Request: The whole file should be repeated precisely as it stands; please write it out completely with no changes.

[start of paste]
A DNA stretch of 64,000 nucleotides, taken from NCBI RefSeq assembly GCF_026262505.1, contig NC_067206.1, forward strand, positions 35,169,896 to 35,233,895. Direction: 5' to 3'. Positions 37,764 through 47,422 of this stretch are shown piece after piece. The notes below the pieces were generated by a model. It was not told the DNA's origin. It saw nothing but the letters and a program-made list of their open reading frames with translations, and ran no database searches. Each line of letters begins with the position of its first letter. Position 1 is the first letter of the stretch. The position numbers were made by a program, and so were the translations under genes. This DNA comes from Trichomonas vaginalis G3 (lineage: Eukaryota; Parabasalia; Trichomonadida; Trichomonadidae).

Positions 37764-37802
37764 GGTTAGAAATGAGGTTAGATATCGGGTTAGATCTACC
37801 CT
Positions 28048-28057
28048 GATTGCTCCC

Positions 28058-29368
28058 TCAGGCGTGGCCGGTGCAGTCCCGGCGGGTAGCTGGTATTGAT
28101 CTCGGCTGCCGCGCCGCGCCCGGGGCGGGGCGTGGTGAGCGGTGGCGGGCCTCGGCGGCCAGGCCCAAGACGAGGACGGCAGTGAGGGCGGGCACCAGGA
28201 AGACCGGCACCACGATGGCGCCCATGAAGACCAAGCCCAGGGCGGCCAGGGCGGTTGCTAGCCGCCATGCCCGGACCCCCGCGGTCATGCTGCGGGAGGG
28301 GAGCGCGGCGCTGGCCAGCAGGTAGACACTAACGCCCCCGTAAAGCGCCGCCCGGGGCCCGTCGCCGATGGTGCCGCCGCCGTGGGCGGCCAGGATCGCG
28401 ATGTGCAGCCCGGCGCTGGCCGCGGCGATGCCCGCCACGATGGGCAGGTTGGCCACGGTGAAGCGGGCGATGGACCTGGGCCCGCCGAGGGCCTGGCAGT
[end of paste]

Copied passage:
A DNA stretch of 64,000 nucleotides, taken from NCBI RefSeq assembly GCF_026262505.1, contig NC_067206.1, forward strand, positions 35,169,896 to 35,233,895. Direction: 5' to 3'. Positions 37,764 through 47,422 of this stretch are shown piece after piece. The notes below the pieces were generated by a model. It was not told the DNA's origin. It saw nothing but the letters and a program-made list of their open reading frames with translations, and ran no database searches. Each line of letters begins with the position of its first letter. Position 1 is the first letter of the stretch. The position numbers were made by a program, and so were the translations under genes. This DNA comes from Trichomonas vaginalis G3 (lineage: Eukaryota; Parabasalia; Trichomonadida; Trichomonadidae).

Positions 37764-37802
37764 GGTTAGAAATGAGGTTAGATATCGGGTTAGATCTACC
37801 CT
Positions 28048-28057
28048 GATTGCTCCC

Positions 28058-29368
28058 TCAGGCGTGGCCGGTGCAGTCCCGGCGGGTAGCTGGTATTGAT
28101 CTCGGCTGCCGCGCCGCGCCCGGGGCGGGGCGTGGTGAGCGGTGGCGGGCCTCGGCGGCCAGGCCCAAGACGAGGACGGCAGTGAGGGCGGGCACCAGGA
28201 AGACCGGCACCACGATGGCGCCCATGAAGACCAAGCCCAGGGCGGCCAGGGCGGTTGCTAGCCGCCATGCCCGGACCCCCGCGGTCATGCTGCGGGAGGG
28301 GAGCGCGGCGCTGGCCAGCAGGTAGACACTAACGCCCCCGTAAAGCGCCGCCCGGGGCCCGTCGCCGATGGTGCCGCCGCCGTGGGCGGCCAGGATCGCG
28401 ATGTGCAGCCCGGCGCTGGCCGCGGCGATGCCCGCCACGATGGGCAGGTTGGCCACGGTGAAGCGGGCGATGGACCTGGGCCCGCCGAGGGCCTGGCAGT